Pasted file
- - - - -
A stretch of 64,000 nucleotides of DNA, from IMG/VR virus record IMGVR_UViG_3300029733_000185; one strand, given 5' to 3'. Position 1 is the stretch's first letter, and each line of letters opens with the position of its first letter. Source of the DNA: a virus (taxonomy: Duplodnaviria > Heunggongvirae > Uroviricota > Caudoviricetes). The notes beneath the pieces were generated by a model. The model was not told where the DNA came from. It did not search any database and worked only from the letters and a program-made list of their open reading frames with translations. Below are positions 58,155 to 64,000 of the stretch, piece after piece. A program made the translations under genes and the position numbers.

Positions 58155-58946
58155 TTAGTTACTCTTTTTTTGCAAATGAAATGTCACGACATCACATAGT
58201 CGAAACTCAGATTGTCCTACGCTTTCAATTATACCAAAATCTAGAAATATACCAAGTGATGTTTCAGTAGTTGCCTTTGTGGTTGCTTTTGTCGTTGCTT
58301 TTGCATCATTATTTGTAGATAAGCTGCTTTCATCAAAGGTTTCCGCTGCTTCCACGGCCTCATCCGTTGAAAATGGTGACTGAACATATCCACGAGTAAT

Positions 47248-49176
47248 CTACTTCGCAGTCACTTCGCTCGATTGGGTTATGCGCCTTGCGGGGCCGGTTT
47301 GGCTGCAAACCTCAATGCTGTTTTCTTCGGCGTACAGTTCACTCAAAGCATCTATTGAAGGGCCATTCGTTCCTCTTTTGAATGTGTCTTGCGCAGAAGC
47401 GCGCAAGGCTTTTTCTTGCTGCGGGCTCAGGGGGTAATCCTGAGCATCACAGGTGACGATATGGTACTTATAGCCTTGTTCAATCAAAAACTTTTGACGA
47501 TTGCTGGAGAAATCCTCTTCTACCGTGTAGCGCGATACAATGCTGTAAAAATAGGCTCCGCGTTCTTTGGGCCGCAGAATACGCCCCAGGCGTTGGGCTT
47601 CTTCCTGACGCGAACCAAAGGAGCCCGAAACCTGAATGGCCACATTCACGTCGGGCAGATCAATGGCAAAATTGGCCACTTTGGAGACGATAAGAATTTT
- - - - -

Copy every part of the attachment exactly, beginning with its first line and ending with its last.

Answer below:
A stretch of 64,000 nucleotides of DNA, from IMG/VR virus record IMGVR_UViG_3300029733_000185; one strand, given 5' to 3'. Position 1 is the stretch's first letter, and each line of letters opens with the position of its first letter. Source of the DNA: a virus (taxonomy: Duplodnaviria > Heunggongvirae > Uroviricota > Caudoviricetes). The notes beneath the pieces were generated by a model. The model was not told where the DNA came from. It did not search any database and worked only from the letters and a program-made list of their open reading frames with translations. Below are positions 58,155 to 64,000 of the stretch, piece after piece. A program made the translations under genes and the position numbers.

Positions 58155-58946
58155 TTAGTTACTCTTTTTTTGCAAATGAAATGTCACGACATCACATAGT
58201 CGAAACTCAGATTGTCCTACGCTTTCAATTATACCAAAATCTAGAAATATACCAAGTGATGTTTCAGTAGTTGCCTTTGTGGTTGCTTTTGTCGTTGCTT
58301 TTGCATCATTATTTGTAGATAAGCTGCTTTCATCAAAGGTTTCCGCTGCTTCCACGGCCTCATCCGTTGAAAATGGTGACTGAACATATCCACGAGTAAT

Positions 47248-49176
47248 CTACTTCGCAGTCACTTCGCTCGATTGGGTTATGCGCCTTGCGGGGCCGGTTT
47301 GGCTGCAAACCTCAATGCTGTTTTCTTCGGCGTACAGTTCACTCAAAGCATCTATTGAAGGGCCATTCGTTCCTCTTTTGAATGTGTCTTGCGCAGAAGC
47401 GCGCAAGGCTTTTTCTTGCTGCGGGCTCAGGGGGTAATCCTGAGCATCACAGGTGACGATATGGTACTTATAGCCTTGTTCAATCAAAAACTTTTGACGA
47501 TTGCTGGAGAAATCCTCTTCTACCGTGTAGCGCGATACAATGCTGTAAAAATAGGCTCCGCGTTCTTTGGGCCGCAGAATACGCCCCAGGCGTTGGGCTT
47601 CTTCCTGACGCGAACCAAAGGAGCCCGAAACCTGAATGGCCACATTCACGTCGGGCAGATCAATGGCAAAATTGGCCACTTTGGAGACGATAAGAATTTT